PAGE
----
McAfee on Wednesday identified over 10 000 Web pages rigged by cybercriminals to hijack PCs of unsuspecting Web surfers, one of the largest attacks to date of this kind. 

The Web pages have all been modified with code that silently redirects visitors to another Web site laden with a malware cocktail that attempts to break into the user's PC. The redirect and the attempted break-ins all happen unbeknownst to the Web surfer.
Compromised Web pages include pages on everyday Web sites such as travel sites, government Web sites and hobbyist sites. The attack serves as a reminder that even trusted Web sites could be malicious.
"Often you hear warnings about not going to un-trusted sites," says Craig Schmugar, threat researcher at McAfee Avert Labs. "That is good advice, but it is not enough. Even sites you know can become compromised. You went to a place before that you trust, but that trust was violated through a vulnerability that was exploited."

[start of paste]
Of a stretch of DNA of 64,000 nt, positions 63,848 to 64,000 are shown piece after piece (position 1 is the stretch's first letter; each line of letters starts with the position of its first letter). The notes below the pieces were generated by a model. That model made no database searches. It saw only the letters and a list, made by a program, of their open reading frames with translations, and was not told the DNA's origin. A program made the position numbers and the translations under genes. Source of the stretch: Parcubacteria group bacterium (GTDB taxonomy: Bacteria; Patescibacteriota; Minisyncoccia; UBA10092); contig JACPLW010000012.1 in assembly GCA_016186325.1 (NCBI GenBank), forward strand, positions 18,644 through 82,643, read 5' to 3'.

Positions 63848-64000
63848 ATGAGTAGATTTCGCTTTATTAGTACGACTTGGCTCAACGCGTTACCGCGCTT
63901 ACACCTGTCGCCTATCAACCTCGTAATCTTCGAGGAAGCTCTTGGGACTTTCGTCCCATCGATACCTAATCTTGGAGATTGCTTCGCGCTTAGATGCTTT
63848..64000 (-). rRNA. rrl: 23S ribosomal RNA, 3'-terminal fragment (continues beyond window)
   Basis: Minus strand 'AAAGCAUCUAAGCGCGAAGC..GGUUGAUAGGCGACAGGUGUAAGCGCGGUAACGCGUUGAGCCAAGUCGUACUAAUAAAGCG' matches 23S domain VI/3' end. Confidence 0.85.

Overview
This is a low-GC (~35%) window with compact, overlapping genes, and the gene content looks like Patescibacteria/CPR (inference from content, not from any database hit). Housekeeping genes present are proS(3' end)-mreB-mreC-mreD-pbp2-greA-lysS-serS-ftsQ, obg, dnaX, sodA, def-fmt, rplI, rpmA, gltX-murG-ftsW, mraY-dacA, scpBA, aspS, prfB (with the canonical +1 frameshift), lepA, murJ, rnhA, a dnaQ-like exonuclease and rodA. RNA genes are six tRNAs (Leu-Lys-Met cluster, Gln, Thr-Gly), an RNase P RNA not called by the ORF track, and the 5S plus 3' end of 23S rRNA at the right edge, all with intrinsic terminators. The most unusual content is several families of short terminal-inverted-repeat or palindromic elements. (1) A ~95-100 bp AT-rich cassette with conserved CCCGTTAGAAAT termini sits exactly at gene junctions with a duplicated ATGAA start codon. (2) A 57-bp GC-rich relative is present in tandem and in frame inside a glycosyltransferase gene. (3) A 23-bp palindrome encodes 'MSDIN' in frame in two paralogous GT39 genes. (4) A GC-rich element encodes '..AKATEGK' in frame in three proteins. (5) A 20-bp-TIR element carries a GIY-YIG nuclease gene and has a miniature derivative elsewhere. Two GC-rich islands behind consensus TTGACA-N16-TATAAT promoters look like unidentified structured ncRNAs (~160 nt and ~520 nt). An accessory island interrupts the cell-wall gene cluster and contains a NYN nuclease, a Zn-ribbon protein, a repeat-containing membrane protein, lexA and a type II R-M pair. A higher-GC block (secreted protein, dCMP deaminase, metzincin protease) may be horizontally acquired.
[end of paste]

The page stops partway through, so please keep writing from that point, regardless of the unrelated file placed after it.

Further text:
Miscreants likely reprogrammed the Web pages in an automated attack that included scanning the Internet for unsecured servers and subsequently planting a piece of JavaScript code that redirects to a site in China to serve up the malware. The malware cocktail attempts to exploit vulnerabilities in Windows, RealPlayer and other applications to break into the PC.
The malware that's ultimately planted tries to steal passwords to online games. A back door also allows the subsequent installation of additional malicious programs. Cybercrooks have increasingly been targeting online gamers as items in virtual worlds and characters in games have now got monetary value in the physical world.
McAfee Avert Labs first spotted this attack on Wednesday morning, March 12. Of the 10 000 pages that were compromised a number has already been cleaned up. A single entity is likely behind this attack, since the malicious code on all these pages was served up from the same server in China.